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Starred Review. Thirteen linked tales from Strout (Abide with Me, etc.) present a heart-wrenching, penetrating portrait of ordinary coastal Mainers living lives of quiet grief intermingled with flashes of human connection. The opening Pharmacy focuses on terse, dry junior high-school teacher Olive Kitteridge and her gregarious pharmacist husband, Henry, both of whom have survived the loss of a psychologically damaged parent, and both of whom suffer painful attractions to co-workers. Their son, Christopher, takes center stage in A Little Burst, which describes his wedding in humorous, somewhat disturbing detail, and in Security, where Olive, in her 70s, visits Christopher and his family in New York. Strout's fiction showcases her ability to reveal through familiar details—the mother-of-the-groom's wedding dress, a grandmother's disapproving observations of how her grandchildren are raised—the seeds of tragedy. Themes of suicide, depression, bad communication, aging and love, run through these stories, none more vivid or touching than Incoming Tide, where Olive chats with former student Kevin Coulson as they watch waitress Patty Howe by the seashore, all three struggling with their own misgivings about life. Like this story, the collection is easy to read and impossible to forget. Its literary craft and emotional power will surprise readers unfamiliar with Strout. (Apr.)
Copyright © Reed Business Information, a division of Reed Elsevier Inc. All rights reserved. --This text refers to the Hardcover edition.
“Perceptive, deeply empathetic . . . Olive is the axis around which these thirteen complex, relentlessly human narratives spin themselves into Elizabeth Strout’s unforgettable novel in stories.”—O: The Oprah Magazine
“Fiction lovers, remember this name: Olive Kitteridge. . . . You’ll never forget her. . . . [Elizabeth Strout] constructs her stories with rich irony and moments of genuine surprise and intense emotion. . . . Glorious, powerful stuff.”—USA Today
“Funny, wicked and remorseful, Mrs. Kitteridge is a compelling life force, a red-blooded original. When she’s not onstage, we look forward to her return. The book is a page-turner because of her.”—San Francisco Chronicle
“Olive Kitteridge still lingers in memory like a treasured photograph.”—Seattle Post-Intelligencer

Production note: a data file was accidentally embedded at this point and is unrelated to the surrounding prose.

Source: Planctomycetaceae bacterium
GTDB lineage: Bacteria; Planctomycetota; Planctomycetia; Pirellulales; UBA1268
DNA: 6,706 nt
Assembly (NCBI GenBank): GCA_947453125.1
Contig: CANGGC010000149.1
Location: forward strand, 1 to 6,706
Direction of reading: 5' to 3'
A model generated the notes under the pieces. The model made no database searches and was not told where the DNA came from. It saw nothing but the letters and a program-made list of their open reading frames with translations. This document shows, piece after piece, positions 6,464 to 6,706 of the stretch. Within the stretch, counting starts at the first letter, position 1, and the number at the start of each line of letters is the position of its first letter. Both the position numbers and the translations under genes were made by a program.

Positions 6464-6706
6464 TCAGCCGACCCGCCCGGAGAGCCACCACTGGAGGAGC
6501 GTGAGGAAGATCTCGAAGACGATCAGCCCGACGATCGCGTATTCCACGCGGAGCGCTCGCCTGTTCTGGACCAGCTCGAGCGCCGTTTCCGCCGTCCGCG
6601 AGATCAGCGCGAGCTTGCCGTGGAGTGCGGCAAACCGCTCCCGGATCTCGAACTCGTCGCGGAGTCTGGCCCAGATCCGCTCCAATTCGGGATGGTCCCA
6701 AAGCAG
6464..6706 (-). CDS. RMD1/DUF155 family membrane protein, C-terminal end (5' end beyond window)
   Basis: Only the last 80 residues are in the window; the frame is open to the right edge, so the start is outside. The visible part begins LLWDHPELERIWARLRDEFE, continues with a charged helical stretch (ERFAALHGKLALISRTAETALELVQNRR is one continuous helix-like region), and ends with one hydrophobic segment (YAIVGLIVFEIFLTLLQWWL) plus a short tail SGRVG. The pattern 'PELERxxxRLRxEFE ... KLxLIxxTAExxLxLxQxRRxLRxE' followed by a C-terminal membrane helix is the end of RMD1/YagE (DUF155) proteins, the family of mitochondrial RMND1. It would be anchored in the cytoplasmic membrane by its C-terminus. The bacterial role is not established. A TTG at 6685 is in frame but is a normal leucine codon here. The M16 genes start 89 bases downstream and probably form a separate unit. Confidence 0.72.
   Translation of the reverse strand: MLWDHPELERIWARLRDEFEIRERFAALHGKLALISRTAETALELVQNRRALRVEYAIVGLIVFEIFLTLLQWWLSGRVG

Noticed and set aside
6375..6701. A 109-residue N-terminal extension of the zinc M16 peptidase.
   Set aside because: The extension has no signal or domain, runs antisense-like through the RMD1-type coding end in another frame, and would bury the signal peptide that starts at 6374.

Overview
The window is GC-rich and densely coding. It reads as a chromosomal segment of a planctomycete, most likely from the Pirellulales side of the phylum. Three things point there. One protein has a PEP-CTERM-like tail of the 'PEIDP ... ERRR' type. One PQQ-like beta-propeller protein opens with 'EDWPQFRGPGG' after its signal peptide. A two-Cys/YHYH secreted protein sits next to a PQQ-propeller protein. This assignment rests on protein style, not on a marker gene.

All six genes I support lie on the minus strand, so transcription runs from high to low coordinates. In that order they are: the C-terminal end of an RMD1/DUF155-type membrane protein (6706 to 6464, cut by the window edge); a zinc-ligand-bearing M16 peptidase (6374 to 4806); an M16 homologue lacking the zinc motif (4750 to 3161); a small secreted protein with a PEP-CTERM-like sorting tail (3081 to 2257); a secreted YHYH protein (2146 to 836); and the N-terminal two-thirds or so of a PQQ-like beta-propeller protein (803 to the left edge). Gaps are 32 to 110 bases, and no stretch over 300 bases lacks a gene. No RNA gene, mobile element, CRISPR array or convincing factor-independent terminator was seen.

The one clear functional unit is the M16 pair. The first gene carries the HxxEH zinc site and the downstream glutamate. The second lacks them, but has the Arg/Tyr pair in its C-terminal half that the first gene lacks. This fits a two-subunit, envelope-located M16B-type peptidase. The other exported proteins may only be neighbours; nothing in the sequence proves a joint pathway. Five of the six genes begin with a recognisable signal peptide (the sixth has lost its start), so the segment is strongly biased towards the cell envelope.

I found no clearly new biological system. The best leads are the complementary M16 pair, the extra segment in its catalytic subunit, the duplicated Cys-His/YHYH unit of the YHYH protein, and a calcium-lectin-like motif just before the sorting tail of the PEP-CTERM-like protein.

“Rarely does a story collection pack such a gutsy emotional punch.”—Entertainment Weekly
“Strout animates the ordinary with astonishing force. . . . [She] makes us experience not only the terrors of change but also the terrifying hope that change can bring: she plunges us into these churning waters and we come up gasping for air.”—The New Yorker
From the Hardcover edition.
Had it delivered within 2 days and I love the novel. It is worth readingPublished 4 days ago by Pen Name
Loved this Book. Elizabeth Strout can weave a tale. She brings it all home in one beautiful package. Its like a weekend with the family...Published 9 months ago by baldrick
I read it to please a friend. I appreciated the structural devices employed but these are not the kind of people I like to hang out with. Read morePublished 10 months ago by schreiber
Read this for bookclub. First time trough found it a bit odd and confusing, were all stories connected? Second time I read it was more interesting. Read morePublished 16 months ago by Amazon Customer
Olive Kitteridge weaves threads of the life of one woman through each unique chapter in the book. While Olive's personality seems inconsistent at times, I suspect the author had in... Read morePublished 17 months ago by connie epp
It's true that Olive's character challenges paved the way to her own unhappiness - but every path has sideroads! Read morePublished 18 months ago by Eleanor Cowan
I LOVED this book. It was full of charm and wonderful characters. It's wonderful author Elizabeth Strout manages to put you right into the living rooms of people who are down home... Read morePublished 22 months ago by AMR
One of the questions for reflection at the end of the book asks if I like Olive as a person. Now that I have finished the story I can say "Yes, I do. Read morePublished 23 months ago by mark Brown